Almost one million crimes of fly-tipping were reported by councils across England during 2017-18, the first fall in five years.
Councils recorded 997,553 incidents of illegal dumping, an average of more than 2,700 a day.
It was a slight decrease on the 1,011,000 in 2016-17 and is the first time the figure has dropped since 2013.
The government said two-thirds of fly-tipping involved household waste.
It did not reveal the total cost to taxpayers of clearing fly-tipped rubbish, saying the estimates were "outdated".
The Department for Environment, Food and Rural Affairs (Defra) said 69,000 fixed penalties were issued during 2017-18, a 20% rise on the previous year.
Councils were given the power to issue on the spot fines of up to £400 to fly-tippers in 2016.
The government is planning to extend fines to householders who pay someone else to take their rubbish away, if it is then fly-tipped.
The change is expected to take effect by the end of the year but a date has not yet been set.
You may also be interested in:
Rates of tipping varied across England.
In Hammersmith and Fulham there were 18,652 incidents, equivalent to about one for every 10 people living in the London borough.
However, a spokesman said the council had made it easier for people to report fly-tipping via a mobile phone app and was "ruthlessly efficient" at removing rubbish.
"These figures just don't reflect reality," he said. "Independent surveys recently showed our streets are the cleanest they've ever been."
In Birmingham, fly-tipping was up 8% on the year before.
The Alum Rock Community Forum has been advising residents of how to contact the city council and report fly-tipping, but also remove bags of rubbish and other dumped waste themselves.
Javed Iqbal from Bordesley Green chairs the forum and said: "This is about a lack of respect for the area and a lack of education. There's no excuse for it.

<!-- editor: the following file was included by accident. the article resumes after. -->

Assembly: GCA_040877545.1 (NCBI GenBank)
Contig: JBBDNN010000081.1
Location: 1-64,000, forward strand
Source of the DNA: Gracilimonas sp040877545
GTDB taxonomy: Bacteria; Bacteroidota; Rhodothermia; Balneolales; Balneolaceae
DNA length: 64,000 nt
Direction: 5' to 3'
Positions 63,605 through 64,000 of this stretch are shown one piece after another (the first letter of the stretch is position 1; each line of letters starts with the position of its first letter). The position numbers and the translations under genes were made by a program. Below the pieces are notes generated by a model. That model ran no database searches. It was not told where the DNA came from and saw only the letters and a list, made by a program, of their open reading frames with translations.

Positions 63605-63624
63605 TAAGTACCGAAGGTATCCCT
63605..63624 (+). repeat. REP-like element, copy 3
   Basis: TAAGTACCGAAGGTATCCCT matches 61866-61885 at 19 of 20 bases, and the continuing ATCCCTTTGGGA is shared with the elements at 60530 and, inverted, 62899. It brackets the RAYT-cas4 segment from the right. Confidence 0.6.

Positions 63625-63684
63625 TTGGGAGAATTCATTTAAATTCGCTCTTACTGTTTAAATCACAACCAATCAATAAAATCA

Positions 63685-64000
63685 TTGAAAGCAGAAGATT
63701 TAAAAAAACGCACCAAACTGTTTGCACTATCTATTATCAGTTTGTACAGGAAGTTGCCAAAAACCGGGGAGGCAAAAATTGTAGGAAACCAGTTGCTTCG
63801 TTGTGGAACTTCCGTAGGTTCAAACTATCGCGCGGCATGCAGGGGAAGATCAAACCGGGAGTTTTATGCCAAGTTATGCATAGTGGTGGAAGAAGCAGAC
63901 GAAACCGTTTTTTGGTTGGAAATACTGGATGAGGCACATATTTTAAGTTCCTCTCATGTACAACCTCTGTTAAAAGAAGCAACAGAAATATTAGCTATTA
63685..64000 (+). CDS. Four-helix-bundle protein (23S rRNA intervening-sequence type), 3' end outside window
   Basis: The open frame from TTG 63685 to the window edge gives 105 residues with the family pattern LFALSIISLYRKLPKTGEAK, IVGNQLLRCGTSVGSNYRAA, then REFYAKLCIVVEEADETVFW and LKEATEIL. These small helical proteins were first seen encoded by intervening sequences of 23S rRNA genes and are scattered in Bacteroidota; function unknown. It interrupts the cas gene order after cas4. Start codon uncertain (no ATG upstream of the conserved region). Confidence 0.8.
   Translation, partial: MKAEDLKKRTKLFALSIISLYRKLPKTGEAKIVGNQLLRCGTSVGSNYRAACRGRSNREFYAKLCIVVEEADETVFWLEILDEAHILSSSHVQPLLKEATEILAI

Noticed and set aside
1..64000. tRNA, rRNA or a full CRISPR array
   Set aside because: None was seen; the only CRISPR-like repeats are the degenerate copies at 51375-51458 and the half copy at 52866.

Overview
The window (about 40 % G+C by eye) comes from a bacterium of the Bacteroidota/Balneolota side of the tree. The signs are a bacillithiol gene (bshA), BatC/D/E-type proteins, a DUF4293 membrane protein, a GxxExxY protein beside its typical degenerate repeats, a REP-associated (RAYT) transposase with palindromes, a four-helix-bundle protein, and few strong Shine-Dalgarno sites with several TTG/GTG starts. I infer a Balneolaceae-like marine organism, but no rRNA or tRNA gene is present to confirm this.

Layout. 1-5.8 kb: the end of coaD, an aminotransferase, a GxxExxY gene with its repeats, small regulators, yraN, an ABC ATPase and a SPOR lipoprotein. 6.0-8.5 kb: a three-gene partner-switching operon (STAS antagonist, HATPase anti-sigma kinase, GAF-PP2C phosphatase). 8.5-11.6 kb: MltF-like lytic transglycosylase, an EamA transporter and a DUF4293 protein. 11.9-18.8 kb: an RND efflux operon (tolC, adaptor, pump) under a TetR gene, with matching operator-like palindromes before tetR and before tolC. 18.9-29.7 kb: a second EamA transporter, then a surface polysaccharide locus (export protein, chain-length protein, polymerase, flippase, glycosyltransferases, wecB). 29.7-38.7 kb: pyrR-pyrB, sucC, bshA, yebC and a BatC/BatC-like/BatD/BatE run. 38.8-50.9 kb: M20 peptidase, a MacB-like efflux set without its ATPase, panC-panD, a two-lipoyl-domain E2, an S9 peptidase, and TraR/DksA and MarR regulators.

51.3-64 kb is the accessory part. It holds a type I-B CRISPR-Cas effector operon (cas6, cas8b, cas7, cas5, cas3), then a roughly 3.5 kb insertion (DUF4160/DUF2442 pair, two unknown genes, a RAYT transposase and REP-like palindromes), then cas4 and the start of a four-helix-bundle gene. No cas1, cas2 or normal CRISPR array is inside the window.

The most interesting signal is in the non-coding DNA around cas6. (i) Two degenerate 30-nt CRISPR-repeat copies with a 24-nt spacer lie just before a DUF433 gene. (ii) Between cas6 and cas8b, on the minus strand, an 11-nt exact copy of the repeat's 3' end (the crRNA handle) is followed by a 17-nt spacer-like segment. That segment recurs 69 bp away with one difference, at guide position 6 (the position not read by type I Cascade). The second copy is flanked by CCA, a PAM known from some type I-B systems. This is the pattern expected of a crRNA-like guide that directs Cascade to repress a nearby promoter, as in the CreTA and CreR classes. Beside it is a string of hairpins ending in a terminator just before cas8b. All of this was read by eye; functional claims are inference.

"We've taken van-loads of waste to the Birmingham tips and it's easy and free. They're open every day."
Father-of-three Mr Iqbal said the threat of fines was not a deterrent.
"It's difficult to trace people because most people don't leave their name and address with their rubbish. Unless we empower people to take pride again, nothing will change."
'Knock on the door'
Gary Palin from Crewe started a Facebook group for people to highlight fly-tipping. It now has more than 1,000 members.
The 39-year-old lorry driver said he thinks councils need more powers and to be willing to use them.
"There will be lots of opinions on this but I think for most people it's simply find out who's doing it and stop them," he said.
"A knock on the door from a council officer and an informal chat would be enough to change their behaviour. Unfortunately some people will only learn if it hits their pocket."
He also suggested councils dispose of bulky items for free for people who could not afford the charges.
Authorities are trying different methods to encourage people to throw away bulky waste responsibly.
Walsall Council is planning to put a free skip in each of its 20 wards every Saturday. The area recorded 4,367 incidents of fly-tipping in 2017-18, a slight drop on the year before.
Councillor Martin Tett from the Local Government Association said fly-tipping was "unsightly and unacceptable environmental vandalism".
"New fixed penalty notice powers from the government will help but every single conviction for more serious fly-tipping offences still results in council taxpayers having to pick up the bill," he said.
"Manufacturers can also contribute, by providing more take-back services so people can hand in old furniture and mattresses when they buy new ones."
A Defra spokeswoman said: "New fixed penalty notices for householders who pass their waste to a fly-tipper also come into force shortly, as we continue our efforts to crack down on those who blight our landscapes."